Dear Recyclebank: Dental floss has no chance of being recycled. What is a healthy and green way to floss? Water pick? Wooden toothpick? –E. M.
Dear E. M.: Floss does pose a conundrum to those of us who want to minimize waste. Both the packaging of most floss, and the floss itself, are made of a combination of mixed materials in forms that are too small to be processed by recycling machinery. Additionally, floss filament gets tangled in the machinery at recycling facilities (MRFs), which slows down the recycling process of other materials. You may be tempted to resuse your floss in order to conserve, but the strategy of reusing floss is no good here because you don’t want to reintroduce bacteria and plaque that you’ve just removed, and germs can stay trapped in the floss fibers, especially as they fray. The American Dental Association directly cautions against reusing floss.
No matter the method, flossing will create some amount of waste, so what options do we have to reduce our footprint? Let’s discuss alternatives to traditional floss:
Most of the dental floss on the market is made from nylon coated in wax, but you can also find floss made from silk, which is biodegradable and can be composted; try RADIUS. You can also minimize one part of floss waste by buying floss that is not packaged in the typical plastic box, which has a metal component that makes it a mixed material and therefore not recyclable.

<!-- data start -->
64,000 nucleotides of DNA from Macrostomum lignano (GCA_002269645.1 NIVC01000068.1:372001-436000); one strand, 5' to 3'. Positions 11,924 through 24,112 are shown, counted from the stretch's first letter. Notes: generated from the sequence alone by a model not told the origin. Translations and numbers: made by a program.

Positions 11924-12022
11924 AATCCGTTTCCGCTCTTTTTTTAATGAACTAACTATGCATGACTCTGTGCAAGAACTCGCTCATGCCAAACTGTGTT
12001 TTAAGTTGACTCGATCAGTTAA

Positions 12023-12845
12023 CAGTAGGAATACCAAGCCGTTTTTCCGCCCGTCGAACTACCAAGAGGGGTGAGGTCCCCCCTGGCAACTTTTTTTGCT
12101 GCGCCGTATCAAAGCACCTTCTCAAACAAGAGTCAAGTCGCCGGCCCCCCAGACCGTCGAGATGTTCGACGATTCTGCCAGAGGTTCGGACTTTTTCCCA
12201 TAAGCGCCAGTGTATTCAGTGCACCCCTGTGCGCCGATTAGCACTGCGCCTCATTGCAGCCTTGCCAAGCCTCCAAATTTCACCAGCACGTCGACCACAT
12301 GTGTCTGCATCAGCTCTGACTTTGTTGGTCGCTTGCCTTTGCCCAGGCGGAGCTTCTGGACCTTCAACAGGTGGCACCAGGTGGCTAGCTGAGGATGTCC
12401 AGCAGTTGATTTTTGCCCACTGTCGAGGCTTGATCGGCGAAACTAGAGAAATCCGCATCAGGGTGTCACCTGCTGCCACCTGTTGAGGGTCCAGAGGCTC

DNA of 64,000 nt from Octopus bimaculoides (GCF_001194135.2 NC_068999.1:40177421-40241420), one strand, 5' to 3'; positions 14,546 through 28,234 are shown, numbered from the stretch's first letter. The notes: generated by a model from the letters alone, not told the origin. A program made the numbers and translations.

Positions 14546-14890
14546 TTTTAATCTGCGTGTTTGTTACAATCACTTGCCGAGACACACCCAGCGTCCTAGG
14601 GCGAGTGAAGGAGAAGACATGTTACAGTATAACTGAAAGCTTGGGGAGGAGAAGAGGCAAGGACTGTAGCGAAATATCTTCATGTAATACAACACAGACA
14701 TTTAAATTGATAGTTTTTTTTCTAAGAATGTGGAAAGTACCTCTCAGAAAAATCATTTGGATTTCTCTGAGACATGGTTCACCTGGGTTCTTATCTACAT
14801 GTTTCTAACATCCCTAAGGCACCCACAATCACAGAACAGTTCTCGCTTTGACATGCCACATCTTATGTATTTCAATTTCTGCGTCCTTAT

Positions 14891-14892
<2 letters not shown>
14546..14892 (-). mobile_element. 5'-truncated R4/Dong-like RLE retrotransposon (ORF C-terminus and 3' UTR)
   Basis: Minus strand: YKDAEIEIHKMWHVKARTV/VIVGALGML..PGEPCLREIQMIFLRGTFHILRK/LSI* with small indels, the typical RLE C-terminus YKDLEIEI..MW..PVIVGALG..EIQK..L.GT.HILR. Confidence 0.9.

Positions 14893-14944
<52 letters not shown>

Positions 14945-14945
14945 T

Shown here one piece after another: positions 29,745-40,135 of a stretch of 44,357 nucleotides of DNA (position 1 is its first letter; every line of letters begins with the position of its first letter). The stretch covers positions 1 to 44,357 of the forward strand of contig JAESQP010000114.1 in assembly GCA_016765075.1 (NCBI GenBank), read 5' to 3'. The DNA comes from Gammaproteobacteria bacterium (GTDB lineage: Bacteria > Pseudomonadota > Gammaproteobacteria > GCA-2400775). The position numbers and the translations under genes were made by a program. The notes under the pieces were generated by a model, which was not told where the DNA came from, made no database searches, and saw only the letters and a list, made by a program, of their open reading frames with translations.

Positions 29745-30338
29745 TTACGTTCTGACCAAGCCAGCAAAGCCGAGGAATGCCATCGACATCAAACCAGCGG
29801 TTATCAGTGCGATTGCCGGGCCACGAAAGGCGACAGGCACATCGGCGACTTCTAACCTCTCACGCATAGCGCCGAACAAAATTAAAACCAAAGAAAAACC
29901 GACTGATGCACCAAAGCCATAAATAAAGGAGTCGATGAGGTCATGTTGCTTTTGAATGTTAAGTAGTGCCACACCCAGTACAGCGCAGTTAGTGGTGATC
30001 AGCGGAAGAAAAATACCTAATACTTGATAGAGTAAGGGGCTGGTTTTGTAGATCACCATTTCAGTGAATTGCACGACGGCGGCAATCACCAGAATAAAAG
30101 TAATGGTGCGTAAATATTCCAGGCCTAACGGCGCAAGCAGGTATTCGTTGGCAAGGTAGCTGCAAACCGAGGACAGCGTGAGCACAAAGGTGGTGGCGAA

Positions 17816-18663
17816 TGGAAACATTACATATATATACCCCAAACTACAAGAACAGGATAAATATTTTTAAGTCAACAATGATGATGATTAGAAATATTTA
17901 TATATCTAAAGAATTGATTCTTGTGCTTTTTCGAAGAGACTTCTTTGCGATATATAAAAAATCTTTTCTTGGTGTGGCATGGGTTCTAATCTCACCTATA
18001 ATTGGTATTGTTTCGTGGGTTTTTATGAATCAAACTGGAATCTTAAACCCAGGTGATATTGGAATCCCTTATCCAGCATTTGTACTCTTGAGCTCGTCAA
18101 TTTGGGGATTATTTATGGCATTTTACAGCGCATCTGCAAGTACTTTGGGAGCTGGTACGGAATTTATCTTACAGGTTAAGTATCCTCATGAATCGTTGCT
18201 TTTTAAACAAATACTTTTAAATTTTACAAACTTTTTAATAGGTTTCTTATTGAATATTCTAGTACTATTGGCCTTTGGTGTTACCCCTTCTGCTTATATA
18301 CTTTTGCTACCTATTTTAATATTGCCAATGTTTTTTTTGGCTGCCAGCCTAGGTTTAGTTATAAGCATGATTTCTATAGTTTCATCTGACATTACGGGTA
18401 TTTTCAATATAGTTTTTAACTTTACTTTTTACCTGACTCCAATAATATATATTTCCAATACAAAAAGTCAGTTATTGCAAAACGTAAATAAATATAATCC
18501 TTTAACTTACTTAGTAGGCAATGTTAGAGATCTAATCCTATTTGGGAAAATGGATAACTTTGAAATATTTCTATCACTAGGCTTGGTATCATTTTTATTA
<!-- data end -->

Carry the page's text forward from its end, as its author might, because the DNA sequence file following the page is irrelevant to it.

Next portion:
In general, you should avoid floss picks, as the plastic in the pick itself more than outweighs the amount of floss they might save, and they also present the same reuse problem discussed above. If you’re heart is set on them, try to find a biodegradable option.
Wooden toothpicks can also be composted, but keep in mind that they tend to be less effective at cleaning deeply between your teeth than floss would be. You’ll likely want to reserve wooden toothpicks for removing pieces of food, rather than intensive teeth cleaning.
Oral irrigators (also known as water picks) are handheld tools, similar in shape to an electric toothbrush, that direct jets of water toward the hard-to-reach places in your mouth that dental floss would ordinarily target. These devices use water and electricity, and there’s not yet enough research to determine whether that makes for an overall energy and resource savings over floss. However, oral irrigators are reusable and can last for a long time.